Scribing NYW cabinets

On last year's New Yankee Workshop, Norm built cabinets with what looked like about an inch of scribe material on the sides (that is, the side edges went beyond the 1/2" back by about an inch). The 1/2" backs were to be screwed directly to the wall.
I'm not well versed on scribing techniques, but is the idea here to remove most of the scribe material so the sides meet the wall tightly, while the back is as close to the wall as possible?
I would think that a space between the back and the wall would cause a screw to deform the back (think of a screw pulling the back toward the wall as the screw is drilled into the cabinet back). I imagine the ideal spacing between the wall and the back where the screw goes would be zero.
-Does one need to consider such a gap when cutting the scribe material? -How much "gap" is ok for screwing through the back to the wall? -Does one have to shim the gap between the back surface and the wall where the screw goes? (I can't imagine that would be easy to do.)
Thanks for any input, Chuck
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wrote:

Hi Chuck, While I'm not sure what Norm did in this case as I'm not familiar with this particular episode, I can say that 1/2 scribe allowed in this way would not be excessive. It's not uncommon for slight irregularities in the wall on a long run of cabinets to approach that amount. As for being able to shim behind the cabinets, if your placing your screws near the top and bottom of the cabinet then it would be very easy to place the shims where needed (provided the cabinet didn't go right to the ceiling) simply reaching over the top to place the shims where needed along the top edge. The underside would be even easier to get to.
HTH Lenny
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And a little extra space at the back makes for a much neater French cleat installation, one of the more popular cabinet mounting processes.
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wrote:

Opps, sorry Chuck, I read that wrong. I thought it said 1/2" of scribe. I would think 1" would be way overkill. I wonder if there was something else going on with this design? The only other thing I can think of is it's sometimes easier when cutting to a sribed line to be removing more ... that is it's just as easy to cut 3/4" off then it would be to try to cut 1/4". Does that make any sense?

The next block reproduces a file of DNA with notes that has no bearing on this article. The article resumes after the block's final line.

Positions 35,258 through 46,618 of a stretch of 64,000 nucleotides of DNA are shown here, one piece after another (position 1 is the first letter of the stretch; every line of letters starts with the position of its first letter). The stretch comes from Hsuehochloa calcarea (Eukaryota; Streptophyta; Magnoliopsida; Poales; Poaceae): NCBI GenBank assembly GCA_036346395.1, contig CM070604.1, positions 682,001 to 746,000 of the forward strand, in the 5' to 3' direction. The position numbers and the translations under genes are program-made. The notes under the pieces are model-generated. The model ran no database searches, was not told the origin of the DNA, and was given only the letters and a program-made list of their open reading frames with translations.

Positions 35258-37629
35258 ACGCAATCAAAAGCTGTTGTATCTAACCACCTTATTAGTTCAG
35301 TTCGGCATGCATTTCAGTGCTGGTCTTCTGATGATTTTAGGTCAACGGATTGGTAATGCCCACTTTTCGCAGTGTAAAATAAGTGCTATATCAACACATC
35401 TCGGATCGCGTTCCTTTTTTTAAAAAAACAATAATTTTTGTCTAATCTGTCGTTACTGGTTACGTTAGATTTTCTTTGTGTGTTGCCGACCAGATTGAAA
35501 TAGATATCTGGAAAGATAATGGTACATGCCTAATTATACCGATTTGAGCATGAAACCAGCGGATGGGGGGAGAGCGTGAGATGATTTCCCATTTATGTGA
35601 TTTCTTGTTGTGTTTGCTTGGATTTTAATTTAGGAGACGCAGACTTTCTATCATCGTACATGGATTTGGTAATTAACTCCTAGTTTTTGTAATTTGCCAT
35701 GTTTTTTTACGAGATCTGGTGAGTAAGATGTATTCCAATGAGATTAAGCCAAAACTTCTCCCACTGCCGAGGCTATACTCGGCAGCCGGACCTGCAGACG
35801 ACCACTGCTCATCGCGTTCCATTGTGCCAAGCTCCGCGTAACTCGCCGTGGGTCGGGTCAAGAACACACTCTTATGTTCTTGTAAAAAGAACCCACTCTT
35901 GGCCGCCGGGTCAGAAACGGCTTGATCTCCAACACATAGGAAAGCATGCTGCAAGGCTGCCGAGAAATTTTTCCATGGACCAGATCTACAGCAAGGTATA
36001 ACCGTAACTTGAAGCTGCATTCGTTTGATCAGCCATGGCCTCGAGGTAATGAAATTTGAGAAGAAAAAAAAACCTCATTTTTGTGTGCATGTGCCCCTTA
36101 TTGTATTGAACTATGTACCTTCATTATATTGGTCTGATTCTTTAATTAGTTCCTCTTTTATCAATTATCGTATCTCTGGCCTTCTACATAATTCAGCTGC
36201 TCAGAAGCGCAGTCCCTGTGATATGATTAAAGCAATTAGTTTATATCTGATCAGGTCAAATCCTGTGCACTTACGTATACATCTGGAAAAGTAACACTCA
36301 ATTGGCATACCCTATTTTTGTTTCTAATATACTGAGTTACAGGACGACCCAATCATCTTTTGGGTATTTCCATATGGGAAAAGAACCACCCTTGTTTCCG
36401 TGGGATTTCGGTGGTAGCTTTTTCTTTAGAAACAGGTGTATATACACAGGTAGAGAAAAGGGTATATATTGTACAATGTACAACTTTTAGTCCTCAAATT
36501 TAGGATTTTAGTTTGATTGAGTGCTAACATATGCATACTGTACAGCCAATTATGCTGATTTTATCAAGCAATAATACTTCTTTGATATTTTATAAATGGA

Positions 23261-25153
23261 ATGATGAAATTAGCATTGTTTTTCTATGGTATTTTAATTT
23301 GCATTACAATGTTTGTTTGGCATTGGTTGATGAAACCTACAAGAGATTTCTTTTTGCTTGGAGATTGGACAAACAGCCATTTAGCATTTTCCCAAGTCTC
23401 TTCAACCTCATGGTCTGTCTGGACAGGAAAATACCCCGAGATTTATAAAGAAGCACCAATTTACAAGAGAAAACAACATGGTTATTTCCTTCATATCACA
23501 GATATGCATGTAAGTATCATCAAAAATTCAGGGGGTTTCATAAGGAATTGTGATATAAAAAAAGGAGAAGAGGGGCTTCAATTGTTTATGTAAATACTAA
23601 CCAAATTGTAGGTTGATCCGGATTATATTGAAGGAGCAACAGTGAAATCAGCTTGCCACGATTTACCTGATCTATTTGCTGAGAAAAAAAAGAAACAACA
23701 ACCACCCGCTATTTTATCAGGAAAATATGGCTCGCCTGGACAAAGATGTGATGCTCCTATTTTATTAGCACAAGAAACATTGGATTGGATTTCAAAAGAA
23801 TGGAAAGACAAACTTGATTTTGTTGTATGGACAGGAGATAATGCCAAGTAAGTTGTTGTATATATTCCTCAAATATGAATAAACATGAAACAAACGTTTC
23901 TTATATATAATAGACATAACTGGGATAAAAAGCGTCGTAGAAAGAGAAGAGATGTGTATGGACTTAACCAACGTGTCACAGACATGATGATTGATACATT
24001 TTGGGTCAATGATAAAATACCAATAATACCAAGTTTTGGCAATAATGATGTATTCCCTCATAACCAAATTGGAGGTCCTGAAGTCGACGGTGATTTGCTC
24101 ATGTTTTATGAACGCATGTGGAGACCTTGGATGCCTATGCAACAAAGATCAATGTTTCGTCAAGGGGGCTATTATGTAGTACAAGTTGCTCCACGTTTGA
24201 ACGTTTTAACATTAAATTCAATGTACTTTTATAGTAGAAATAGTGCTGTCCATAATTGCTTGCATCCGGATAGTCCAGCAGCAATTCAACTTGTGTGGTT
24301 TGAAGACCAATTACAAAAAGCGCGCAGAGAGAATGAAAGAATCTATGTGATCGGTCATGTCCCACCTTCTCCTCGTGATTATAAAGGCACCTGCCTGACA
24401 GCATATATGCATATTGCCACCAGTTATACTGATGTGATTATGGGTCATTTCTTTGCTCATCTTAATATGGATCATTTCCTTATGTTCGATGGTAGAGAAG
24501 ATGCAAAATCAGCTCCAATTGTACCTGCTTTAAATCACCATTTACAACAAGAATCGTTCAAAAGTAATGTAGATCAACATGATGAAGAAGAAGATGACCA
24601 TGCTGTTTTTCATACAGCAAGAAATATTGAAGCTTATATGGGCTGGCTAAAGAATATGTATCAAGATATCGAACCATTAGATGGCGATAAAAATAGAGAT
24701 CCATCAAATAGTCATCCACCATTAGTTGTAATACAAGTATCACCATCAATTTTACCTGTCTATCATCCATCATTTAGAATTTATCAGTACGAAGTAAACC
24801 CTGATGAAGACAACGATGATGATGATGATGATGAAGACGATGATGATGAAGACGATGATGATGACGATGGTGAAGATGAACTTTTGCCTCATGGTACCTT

Lenny
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Perfect sense, Lenny--thanks.
Also: I mistyped. The cabinet backs were 3/4" ply--not 1/2".
The scribe material on the sides *looked* like an inch, but then again, sometimes the camera will fool you. (Fools me, anyway.) I guess the extra scribe would allow for the saw blade, when back-cutting (angled in towards the cabinet back) to not cut into the back. I suppose the trick is to keep the circular saw depth 3/4" plus a scoach when back-cutting close to the plywood back.
So, let's assume a perfectly flat wall, with your suggested 1/2" scribe left on the sides, resulting in a 1/2" gap between the back and the wall no matter where the screws were placed. Would such a gap between the cabinet back and the wall where the screw goes in cause the back to bow towards the wall, stressing it? Would the screw have reduced weight- bearing effectiveness?
(I would think if a 1/2" back were used, it *would* show bowing, though.)
These might be academic questions, given ply's strength, but I'm curious. I've just always though intuitively that the best strength is gained when two surfaces of the screwed members are in contact, and when there is no gap to allow the screw to torque under the weight of the outer member (in this case, the cabinet itself).
Thanks again, Chuck
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CMiller wrote:

Shimming is certainly preferable but if the back (or nail board) is reasonably stout one can get away without it. One simply doesn't tighten the screw to the point of deforming the back/nail board excessively...the screw will hold the cabinet even if there is a gap.
--

dadiOH
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